International researchers gather on August 26-27 for a conference that will put the spotlight on the Sustainability Development Goal 8 (SDG 8) in the UN’s Agenda 2030. The conference takes place at the University of Gothenburg, School of Business, Economics, and Law, and online.
Meet Gunnar Köhlin who is Director for Environment for Development and one of the driving forces in the university’s SDG 8 project!
What is the background to this?
The International Association of Universities (IAU) has a cluster called Higher Education and Research for Sustainable Development, (HESD). Some universities within this organization have taken on the responsibility of coordinating research related to one SDG each. The University of Gothenburg is coordinating the work on SDG 8.
What is the purpose of the work?
The goal of SDG 8 is to achieve sustainable and inclusive economic growth, full and productive employment, and decent work for all.
The University of Gothenburg’s work aims at involving academia in the efforts to achieve this goal. We have conducted a review of research that has been done and that is relevant to contribute to achieving nine of its sub-goals.
How is it going?
It's going great! There is a fantastic commitment among researchers at the university to contribute to this work. We have already found a lot of interesting research that is useful and will be presented and discussed at workshops at the conference.
How will the results be used?
The aim is to increase the availability of relevant research, which can help decision-makers implement good policies that contribute to achieving SDG 8.
How many are you and how have you organized the work?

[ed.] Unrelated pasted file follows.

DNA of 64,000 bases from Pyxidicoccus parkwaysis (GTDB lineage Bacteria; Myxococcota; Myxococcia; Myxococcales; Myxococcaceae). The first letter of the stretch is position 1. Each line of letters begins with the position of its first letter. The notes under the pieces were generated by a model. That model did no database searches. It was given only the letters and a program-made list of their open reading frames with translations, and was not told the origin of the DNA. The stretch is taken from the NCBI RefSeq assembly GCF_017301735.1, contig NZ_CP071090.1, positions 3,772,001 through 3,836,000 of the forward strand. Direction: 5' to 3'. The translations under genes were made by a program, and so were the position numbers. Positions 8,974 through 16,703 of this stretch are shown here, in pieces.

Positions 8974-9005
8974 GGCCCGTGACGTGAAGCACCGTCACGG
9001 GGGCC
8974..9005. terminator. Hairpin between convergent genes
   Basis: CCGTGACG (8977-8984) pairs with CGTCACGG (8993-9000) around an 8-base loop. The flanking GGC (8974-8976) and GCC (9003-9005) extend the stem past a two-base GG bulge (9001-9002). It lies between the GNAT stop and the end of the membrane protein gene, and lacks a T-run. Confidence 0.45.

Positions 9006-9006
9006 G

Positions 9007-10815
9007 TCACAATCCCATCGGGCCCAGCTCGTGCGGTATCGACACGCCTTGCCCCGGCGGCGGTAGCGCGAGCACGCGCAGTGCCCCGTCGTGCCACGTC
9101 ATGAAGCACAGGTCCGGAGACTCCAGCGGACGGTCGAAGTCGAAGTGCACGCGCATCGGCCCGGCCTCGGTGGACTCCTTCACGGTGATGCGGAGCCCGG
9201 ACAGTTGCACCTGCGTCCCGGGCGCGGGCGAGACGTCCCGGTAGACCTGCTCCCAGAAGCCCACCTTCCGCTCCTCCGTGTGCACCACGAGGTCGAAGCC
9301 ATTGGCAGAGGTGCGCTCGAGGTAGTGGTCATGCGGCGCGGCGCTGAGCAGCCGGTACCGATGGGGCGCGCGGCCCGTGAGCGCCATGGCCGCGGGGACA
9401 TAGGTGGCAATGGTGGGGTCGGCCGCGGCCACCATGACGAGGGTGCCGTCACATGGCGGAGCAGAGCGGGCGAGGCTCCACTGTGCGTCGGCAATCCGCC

There is a total of about 20 researchers from the University of Gothenburg, almost half of which are from the School of Business, Economics, and Law, plus researchers at eight universities in Asia, Africa, and South America, which are called satellite universities in this context.
We are divided into nine writing groups that focus on one sub-goal each within SDG 8. Those groups include people from several faculties at the university and they also have the opportunity for input from the satellite universities.
What is the biggest challenge with SDG 8?
SDG 8 is an overarching and very ambitious goal and it also has several very specific sub-goals. It includes both the pace of growth and the content of growth, as well as a range of factors concerning working conditions, the creation of meaningful employment, slavery, innovation, resource efficiency, sustainable tourism, and much more. That is what makes it both challenging and interesting.
What happens at the conference?
The conference aims to present an overview of research in this area and how it can contribute to achieving each sub-goal within SDG 8.
It will also be a way to expand the group with more academics who are involved in this work. With SDG 8, we test a way for researchers to get involved in societal issues with the tools we have. We start from politically defined goals and look at how we can contribute with our research - it is actually somewhat of a new way of working.
What happens next?
Then follows an academic dialogue at the satellite universities and also with decision-makers in each country. We also hope that the project will have an impact on how the countries report on their work on SDG 8 to the UN.
There will also be a book!
When does the work finish?
There is no clear finishing line. We are at the beginning of a process aimed at reaching as far as possible into the implementation of SDG 8 within the framework of Agenda 2030.
What does this mean for the university?
We are creating an exciting dynamic where we bring together researchers from different areas around a common campfire and work together for sustainable societal development.
By: Petra Hansson